Pierre ducked beneath scaffolding and clambered onto a buttress pier, hoping for a better view. He’d always taken such liberties, feeling a sort of ownership in this structure dedicated to his patron saint, but no mason would scold him today. On Ascension Day, all work ceased–even work on the great cathedral of Beauvais.
A tonsured brother led the procession, brandishing the banner of the triumphant Christ. Billowing clouds of incense ushered him into the earthly representation of heaven’s perfection. The bishop followed, his miter bobbing, and after him came a double row of choirboys–freshly scrubbed, though it was only Thursday. The colors, the singing and the heady aromas made a festive change from the stench of the city and the ever-present dust of construction.
Pierre hopped from his perch and slipped through the heavy doors, bracing himself against a stone column before squinting at the vaulted ceiling far above. Some said its height equaled that of the celestial city. A lofty aspiration. It always made him dizzy the way the dust motes danced, like angels, in the light that streamed through the stained glass windows. Today a multitude of the heavenly hosts seemed to descend upon the colored rays. Watching them, he lost track of all else until the bells began to peel and the bishop led the novices back down the aisle.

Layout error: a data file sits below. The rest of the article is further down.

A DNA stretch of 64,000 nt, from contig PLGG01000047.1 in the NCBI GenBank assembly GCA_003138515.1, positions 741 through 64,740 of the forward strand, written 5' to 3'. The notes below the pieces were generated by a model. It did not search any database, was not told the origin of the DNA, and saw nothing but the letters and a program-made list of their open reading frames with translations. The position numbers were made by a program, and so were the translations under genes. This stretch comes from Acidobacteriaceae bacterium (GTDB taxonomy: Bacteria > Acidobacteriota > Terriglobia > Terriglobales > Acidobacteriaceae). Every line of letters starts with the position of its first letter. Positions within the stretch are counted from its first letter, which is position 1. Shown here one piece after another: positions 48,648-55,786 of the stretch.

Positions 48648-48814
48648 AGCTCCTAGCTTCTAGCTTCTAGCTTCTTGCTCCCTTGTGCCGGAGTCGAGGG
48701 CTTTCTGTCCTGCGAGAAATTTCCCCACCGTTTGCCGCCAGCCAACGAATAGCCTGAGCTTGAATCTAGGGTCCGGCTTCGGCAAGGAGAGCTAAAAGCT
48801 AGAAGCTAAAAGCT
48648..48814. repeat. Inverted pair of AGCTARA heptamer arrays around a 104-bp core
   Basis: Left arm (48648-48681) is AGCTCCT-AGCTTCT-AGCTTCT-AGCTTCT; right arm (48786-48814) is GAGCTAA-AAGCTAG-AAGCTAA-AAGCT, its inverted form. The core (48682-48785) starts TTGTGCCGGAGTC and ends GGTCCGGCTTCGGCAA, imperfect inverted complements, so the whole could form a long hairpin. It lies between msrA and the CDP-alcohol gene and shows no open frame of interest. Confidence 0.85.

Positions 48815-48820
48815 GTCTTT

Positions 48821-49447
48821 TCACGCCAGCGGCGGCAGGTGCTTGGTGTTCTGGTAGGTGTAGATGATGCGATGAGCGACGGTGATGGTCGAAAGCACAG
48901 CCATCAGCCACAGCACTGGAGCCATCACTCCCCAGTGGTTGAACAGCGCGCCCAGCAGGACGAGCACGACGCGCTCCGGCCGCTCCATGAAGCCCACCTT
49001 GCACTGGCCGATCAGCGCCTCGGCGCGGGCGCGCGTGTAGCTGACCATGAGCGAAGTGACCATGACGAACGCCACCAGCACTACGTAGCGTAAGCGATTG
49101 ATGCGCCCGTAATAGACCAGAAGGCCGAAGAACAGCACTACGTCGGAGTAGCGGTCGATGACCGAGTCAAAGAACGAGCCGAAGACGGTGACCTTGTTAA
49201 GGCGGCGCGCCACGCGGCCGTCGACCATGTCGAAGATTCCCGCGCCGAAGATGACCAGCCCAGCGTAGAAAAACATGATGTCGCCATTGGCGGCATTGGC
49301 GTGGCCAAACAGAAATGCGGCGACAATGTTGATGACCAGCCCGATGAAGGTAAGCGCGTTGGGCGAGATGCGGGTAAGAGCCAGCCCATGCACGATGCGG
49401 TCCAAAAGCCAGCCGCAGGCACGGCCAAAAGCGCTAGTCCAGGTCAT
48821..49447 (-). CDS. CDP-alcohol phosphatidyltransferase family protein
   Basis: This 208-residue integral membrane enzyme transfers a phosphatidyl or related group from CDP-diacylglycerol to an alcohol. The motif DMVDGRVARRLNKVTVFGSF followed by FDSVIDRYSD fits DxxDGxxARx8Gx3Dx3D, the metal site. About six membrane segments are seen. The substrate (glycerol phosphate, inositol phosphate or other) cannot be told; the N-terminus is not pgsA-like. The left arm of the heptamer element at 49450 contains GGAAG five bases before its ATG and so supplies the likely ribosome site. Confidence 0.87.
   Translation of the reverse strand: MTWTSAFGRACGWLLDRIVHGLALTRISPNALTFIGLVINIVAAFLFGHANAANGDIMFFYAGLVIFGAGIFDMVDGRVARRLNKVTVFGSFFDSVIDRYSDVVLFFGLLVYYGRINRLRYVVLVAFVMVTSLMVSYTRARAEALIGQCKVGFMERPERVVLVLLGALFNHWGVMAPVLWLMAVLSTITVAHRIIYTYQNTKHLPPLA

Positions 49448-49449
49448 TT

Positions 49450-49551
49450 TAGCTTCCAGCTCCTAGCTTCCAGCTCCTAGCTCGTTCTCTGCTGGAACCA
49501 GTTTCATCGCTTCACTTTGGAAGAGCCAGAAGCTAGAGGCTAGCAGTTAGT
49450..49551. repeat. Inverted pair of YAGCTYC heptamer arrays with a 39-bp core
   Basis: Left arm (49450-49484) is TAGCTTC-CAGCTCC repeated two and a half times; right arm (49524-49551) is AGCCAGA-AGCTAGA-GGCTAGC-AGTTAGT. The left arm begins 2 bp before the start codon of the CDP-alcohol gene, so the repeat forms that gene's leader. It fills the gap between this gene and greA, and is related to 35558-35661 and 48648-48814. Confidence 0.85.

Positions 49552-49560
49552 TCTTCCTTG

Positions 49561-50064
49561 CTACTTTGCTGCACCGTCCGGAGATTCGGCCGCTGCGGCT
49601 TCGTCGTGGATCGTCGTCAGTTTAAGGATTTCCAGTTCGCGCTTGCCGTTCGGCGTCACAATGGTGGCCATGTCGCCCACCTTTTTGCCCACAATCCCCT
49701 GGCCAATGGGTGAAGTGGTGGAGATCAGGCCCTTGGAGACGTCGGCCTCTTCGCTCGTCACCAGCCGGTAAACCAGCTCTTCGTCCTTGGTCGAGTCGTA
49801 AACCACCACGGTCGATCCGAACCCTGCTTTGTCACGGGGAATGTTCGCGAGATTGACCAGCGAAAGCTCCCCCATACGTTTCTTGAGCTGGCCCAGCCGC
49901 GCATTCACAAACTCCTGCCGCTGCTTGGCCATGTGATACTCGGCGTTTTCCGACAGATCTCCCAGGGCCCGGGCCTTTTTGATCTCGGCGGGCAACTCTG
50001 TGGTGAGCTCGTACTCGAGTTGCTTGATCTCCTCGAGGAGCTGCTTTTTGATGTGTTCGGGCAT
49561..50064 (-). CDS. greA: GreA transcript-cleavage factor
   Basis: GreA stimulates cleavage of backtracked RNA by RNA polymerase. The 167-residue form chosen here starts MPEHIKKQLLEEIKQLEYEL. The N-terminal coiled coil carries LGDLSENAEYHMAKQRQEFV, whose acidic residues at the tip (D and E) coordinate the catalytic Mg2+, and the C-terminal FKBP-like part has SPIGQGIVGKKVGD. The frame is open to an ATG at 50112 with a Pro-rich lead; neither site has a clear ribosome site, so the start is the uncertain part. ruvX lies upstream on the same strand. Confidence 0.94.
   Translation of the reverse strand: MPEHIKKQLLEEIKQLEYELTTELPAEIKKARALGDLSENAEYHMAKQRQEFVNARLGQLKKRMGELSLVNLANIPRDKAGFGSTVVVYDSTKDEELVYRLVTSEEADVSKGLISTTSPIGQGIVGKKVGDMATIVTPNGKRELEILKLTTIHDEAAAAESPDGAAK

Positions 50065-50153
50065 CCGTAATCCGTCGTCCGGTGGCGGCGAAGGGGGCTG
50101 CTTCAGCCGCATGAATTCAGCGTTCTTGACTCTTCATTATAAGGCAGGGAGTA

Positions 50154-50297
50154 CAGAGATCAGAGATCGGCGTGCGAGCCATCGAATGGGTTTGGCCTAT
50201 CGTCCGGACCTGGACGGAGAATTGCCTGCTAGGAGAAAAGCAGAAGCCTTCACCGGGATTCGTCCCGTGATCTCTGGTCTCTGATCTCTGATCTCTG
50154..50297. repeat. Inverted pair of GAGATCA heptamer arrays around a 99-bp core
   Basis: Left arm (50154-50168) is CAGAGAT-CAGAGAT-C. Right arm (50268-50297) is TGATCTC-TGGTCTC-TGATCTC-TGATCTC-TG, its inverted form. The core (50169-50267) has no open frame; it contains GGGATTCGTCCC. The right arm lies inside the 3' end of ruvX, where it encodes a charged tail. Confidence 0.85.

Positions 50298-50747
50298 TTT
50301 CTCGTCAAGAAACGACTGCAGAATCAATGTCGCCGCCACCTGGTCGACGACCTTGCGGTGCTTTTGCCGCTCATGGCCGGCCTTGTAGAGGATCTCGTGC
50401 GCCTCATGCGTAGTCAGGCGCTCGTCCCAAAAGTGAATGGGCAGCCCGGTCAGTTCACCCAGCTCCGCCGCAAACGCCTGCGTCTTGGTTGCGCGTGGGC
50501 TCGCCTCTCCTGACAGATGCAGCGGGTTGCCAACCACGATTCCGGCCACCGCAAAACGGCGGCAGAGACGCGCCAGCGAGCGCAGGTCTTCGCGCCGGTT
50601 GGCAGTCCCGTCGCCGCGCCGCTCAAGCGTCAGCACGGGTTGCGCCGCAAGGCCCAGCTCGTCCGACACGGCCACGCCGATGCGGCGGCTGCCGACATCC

Vibrations–whether from sound or the wind, he could not tell–rumbled through the column at Pierre’s back as if the cathedral writhed in pain as its bones sprang to life. A stone fell like Satan cast from heaven directly into the path of the cleric, who looked down, then up, and then doubled his pace, shooing choristers ahead of him. The towering columns of the central tower began to buckle and sway as fleeing congregants swept Pierre out onto the cobbled street, and then the mighty tower collapsed to rubble in a cloud of mortar dust.